“It’s just knowing there’s more pressure but it’s still the same game. Just be the guy you are. You don’t have to throw the ball two miles an hour harder or hit a five-run homer. This team is good enough to do it.

  1. The Blue Jays could definitely use a hot Vladimir Guerrero Jr. as they try to lock in a playoff spot.

    Blue Jays balance optimism and urgency as playoff race heats up

  2. The Toronto Blue Jays, from left, Lourdes Gurriel Jr., Bradley Zimmer and Teoscar Hernandez arrive from the outfield after defeating the Detroit Tigers in American League baseball action in Toronto on Sunday, July 31 2022.

    Outfielder Bradley Zimmer and reliever Casey Lawrence added to Blue Jays roster

Advertising 6

Content of the article

Good enough, but not consistent enough, a point Stripling and his teammates readily acknowledge.

Unlike last season, when the Jays were the ones chasing – before falling just short – they were the ones with a target on their backs. Adding to the intrigue – and challenge – is the fact that 19 of the Jays’ last 30 games have been against the Orioles and Rays, two teams involved in the wild card race.

The Orioles are the most pressing concern, given that they started Friday just a game and a half behind the Jays for the third and final wildcard spot and the fact that the two teams have to play three games in four days, in starting with a doubleheader on Monday at Camden Yards.

Of course, the Jays’ inconsistencies — plus a lackluster 13-14 record in August — forced September to be a more meaningful month than originally expected. Not only does Schneider’s team need to find some semblance of cohesive form, but they also need to hold Baltimore while trying to move up the ranks.

Advertising 7

Content of the article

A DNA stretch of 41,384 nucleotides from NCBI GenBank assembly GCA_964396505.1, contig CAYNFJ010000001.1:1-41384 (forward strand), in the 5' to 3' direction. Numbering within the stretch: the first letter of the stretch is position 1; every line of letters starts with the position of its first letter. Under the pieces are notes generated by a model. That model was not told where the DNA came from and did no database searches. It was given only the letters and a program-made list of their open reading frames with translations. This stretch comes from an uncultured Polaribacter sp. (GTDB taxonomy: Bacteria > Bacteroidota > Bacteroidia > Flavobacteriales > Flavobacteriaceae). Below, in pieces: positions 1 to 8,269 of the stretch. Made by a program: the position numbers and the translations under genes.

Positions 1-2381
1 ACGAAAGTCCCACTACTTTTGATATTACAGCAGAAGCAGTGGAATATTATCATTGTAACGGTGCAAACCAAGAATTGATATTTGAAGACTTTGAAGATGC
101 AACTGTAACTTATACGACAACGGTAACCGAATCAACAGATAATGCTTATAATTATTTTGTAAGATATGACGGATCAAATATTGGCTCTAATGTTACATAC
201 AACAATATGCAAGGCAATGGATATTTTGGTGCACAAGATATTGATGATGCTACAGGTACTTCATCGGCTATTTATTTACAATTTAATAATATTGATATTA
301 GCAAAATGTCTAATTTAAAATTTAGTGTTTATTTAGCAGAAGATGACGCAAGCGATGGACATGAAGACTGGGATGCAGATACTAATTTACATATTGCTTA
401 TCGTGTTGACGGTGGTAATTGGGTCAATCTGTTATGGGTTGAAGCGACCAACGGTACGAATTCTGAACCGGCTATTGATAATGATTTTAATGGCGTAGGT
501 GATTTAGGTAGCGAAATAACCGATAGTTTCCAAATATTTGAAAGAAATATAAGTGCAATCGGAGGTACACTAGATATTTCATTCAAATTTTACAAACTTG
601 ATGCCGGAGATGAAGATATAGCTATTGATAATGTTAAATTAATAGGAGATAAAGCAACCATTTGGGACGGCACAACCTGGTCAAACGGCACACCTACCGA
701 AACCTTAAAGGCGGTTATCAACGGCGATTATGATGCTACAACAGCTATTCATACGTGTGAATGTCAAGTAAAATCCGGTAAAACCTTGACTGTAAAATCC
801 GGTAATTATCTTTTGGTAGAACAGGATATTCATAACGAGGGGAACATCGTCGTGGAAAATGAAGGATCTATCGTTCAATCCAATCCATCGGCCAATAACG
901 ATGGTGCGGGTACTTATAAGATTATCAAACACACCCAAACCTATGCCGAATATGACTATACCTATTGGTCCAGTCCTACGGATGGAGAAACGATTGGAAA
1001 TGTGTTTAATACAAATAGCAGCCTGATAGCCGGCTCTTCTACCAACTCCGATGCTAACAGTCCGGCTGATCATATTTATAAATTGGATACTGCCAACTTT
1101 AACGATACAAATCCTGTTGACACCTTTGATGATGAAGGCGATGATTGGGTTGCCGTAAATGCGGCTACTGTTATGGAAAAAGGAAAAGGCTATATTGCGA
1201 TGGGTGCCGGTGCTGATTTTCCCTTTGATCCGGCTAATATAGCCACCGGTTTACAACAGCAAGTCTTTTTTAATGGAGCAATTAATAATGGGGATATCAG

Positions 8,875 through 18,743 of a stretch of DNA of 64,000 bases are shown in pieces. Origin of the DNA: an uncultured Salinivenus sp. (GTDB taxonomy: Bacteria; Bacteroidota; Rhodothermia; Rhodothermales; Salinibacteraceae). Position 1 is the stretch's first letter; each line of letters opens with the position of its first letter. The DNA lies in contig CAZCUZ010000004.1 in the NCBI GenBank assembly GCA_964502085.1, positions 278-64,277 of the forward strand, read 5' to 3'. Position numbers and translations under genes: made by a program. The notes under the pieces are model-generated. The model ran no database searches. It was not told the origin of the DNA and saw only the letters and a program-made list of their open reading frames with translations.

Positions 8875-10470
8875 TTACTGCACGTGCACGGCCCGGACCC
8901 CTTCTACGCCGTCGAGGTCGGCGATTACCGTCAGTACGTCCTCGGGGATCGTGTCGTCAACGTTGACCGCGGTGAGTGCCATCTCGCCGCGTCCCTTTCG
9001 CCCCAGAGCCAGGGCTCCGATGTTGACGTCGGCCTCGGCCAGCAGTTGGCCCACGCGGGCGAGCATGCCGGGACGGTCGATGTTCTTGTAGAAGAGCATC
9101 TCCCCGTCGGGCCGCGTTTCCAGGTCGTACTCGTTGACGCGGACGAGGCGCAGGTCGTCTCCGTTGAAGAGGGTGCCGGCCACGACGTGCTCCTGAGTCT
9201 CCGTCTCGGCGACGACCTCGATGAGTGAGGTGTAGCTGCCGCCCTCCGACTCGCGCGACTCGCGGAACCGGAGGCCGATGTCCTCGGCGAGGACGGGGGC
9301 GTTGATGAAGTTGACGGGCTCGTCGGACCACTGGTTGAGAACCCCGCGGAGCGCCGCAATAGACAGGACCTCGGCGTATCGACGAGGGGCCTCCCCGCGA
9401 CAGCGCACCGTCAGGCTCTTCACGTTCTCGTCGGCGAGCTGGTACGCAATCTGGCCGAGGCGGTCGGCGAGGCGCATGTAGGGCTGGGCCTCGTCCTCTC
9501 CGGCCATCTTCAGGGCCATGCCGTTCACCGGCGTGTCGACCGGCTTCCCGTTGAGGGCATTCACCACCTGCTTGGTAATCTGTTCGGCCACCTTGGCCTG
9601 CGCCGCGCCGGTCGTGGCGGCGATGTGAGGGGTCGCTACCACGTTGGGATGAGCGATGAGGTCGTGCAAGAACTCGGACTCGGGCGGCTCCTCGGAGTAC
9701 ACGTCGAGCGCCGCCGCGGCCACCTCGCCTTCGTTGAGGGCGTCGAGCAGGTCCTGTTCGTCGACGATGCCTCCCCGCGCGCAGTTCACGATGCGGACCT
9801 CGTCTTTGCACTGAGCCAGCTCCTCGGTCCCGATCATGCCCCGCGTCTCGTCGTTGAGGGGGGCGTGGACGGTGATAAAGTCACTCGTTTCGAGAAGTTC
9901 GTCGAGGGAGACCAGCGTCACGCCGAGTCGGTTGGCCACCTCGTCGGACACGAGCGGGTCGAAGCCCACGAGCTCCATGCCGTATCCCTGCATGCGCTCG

There are no must-see series yet. But after being 2-4 at home to the Los Angeles Angels and Chicago Cubs, they may want to hit the Pirates as an auspicious start to September.

And the shape? It was a shitty shoot. Since July 22, they have had streaks of 8-2, 3-9, 9-1 and 1-3.

“The narrative around this team has been that we’re a bit striped,” Stripling said. “It’s been which team are you going to get on any given day instead of being a team that comes out with a chip on your shoulder every day.

“That said, you can’t get ahead of yourself. It’s easy to start anticipating, but you have to take care of the day ahead. Good teams are able to compartmentalize and do that.

Advertisement 1


Postmedia is committed to maintaining a lively yet civil discussion forum and encourages all readers to share their views on our articles. Comments can take up to an hour to be moderated before appearing on the site. We ask that you keep your comments relevant and respectful. We have enabled email notifications. You will now receive an email if you receive a reply to your comment, if there is an update to a comment thread you follow, or if a user follows you comments. Visit our Community Rules for more information and details on how to adjust your E-mail settings.


Comments are closed.